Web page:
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SOURCE: Satyajeet Kumar/ FOR MY TAKE / IDRW.ORG

On April 6th earlier this year, IAF published a Request for Information (RFI) seeking proposals from interested vendors for supply of 110 fighter jets in a deal worth $15 billion which will be manufactured locally under the Modi government’s flagship Make in India scheme.

According to the Request for Information issued global manufacturers have to respond by July 6, with their offers along with other information like Transfer of technology on offer along with product information of the aircraft on the offer.

With the deadline fast approaching soon, it is likely that major aircraft makers, like Saab, Lockheed Martin, Boeing, Eurofighter Consortium, Mig corporation and Dassault Aviation will be back with their offers to have a crack at one of the biggest combat aircraft defense deals in recent years.

Lockheed Martin

Lockheed Martin and Tata Advanced Systems Limited (TASL) have started a Joint venture company called as Tata Lockheed Martin Aerostructures Limited (TLMAL) to manufacture locally F-16-V (Block-70) in India if their proposal gets selected.

Lockheed Martin has proposed to make TLMAL one point supply chain for spares and support of all F-16s operators worldwide and all new orders for F-16 will be manufactured and supplied from TLMAL plant in India and it will also be tasked to carry out all future upgrades to existing operator generating Billions of dollars of Business for TLMAL and India.

Boeing

Boeing has partnered with state-owned Hindustan Aeronautics Ltd (HAL) and Mahindra Defense Systems to manufacture F/A-18 Super Hornet fighter jets in India both for Indian Air Force and Indian Navy. Boeing interestingly also has participated in ADA issued tender asking proposals from vendors to manufacture Technology Demonstrator for AMCA Fighter jets.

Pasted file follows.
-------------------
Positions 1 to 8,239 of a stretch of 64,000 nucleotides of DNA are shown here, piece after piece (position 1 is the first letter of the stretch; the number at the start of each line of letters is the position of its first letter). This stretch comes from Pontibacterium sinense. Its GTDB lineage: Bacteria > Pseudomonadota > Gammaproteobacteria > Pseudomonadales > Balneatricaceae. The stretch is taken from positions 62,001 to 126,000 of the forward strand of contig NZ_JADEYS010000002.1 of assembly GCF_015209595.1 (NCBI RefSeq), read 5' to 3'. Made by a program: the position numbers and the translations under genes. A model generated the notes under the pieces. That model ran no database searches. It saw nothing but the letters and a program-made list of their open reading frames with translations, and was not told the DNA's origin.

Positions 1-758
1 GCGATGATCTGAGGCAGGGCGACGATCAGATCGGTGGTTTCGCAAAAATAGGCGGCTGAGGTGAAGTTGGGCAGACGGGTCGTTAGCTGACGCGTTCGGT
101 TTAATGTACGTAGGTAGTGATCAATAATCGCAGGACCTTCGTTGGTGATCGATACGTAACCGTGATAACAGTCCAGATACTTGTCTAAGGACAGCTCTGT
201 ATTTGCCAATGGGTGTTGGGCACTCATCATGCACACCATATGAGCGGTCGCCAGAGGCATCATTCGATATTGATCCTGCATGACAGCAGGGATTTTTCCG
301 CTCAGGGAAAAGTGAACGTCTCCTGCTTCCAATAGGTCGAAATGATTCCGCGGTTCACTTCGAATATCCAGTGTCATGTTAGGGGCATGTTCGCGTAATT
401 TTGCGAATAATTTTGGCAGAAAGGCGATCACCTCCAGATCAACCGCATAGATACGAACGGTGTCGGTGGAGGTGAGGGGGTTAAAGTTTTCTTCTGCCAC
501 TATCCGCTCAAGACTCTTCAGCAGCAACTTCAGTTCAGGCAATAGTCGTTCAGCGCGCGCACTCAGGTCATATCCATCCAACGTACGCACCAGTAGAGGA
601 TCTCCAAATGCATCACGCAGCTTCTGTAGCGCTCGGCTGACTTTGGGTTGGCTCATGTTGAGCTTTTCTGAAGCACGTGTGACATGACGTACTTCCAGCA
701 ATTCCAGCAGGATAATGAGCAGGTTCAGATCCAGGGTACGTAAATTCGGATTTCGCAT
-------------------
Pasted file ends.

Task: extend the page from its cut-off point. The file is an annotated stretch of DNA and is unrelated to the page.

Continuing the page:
Boeing has liked F/A-18 program to India’s AMCA Fighter jets program and has offered to manufacture this jet for India at the same plant where F/A-18 will be manufactured if their proposal is accepted by India.

Dassault Aviation

French aerospace major will be back with Rafale multirole fighter jet and has tied up with Reliance Industries and this joint venture has been named as Dassault Reliance Aerospace Limited (DRAL ) manufacturing which is coming up in the Mihan SEZ adjoining Nagpur International Airport.

The DRAL facility at present will manufacture several components of the offset obligation connected to the purchase of 36 Rafale Fighters from France, signed between the two Governments in September 2016. Dassault and Reliance are confident that previous order will allow them to clinch the deal and it will eventually also manufacture 110 Dassault Rafale Fighters for Indian Air Force and is also eyeing orders from Indian Navy.

Mig corporation

Russian Aircraft Corporation ‘MiG’ will be offering its latest MiG-35 warplanes and have offered extensive transfer of technology and have promised it will come at a competitive price. Mig corporation is luring India with cost-effectiveness factor to clinch a deal for both Indian Air Force and Indian Navy tender but has not clearly defined who will be their local partners in India but state-owned Hindustan Aeronautics Ltd (HAL) might be their choice due to HAL’s extensive MiG-29 (UPG) modernization program in India and also their previous collaboration on licence manufacturing of MiG -21 and MiG -27 aircraft.

Saab

Swedish defense giant Saab has entered into a joint venture with Adani Group in India to make the Gripen E fighters under the “Make in India” programme. Gripen-E is an enhanced version of the Gripen C/D multi-role aircraft.

Saab has offered 100% ToT of the Gripen-E to India even when key technologies including the propulsion system and the ASEA radar on offer are not developed by Saab.

Eurofighter Consortium

European military consortium EADS is again likely to offer its Eurofighter Typhoon aircraft to India. Rafale and Eurofighter Typhoon were the only two defense majors left in the race for 126 plane-deal after years of tests on technical and other aspects before Rafale was declared L1 (lowest bidder).

EADS off late has been rather quiet on all fronts leading to speculations in India if they will abstain themselves from India’s latest Request for Information for 110 fighter aircraft thus making it an only 5-way contest.

Key highlights of Request for Information (RFI)

  • IAF is looking to procure 82-82 single-seat fighter jets and 27-28 twin-seaters.
  • 15% (16-17) of the aircraft will be bought in a flyaway state, and the rest ( 83-84 )will have to be made locally.
  • July 6 is the deadline to respond
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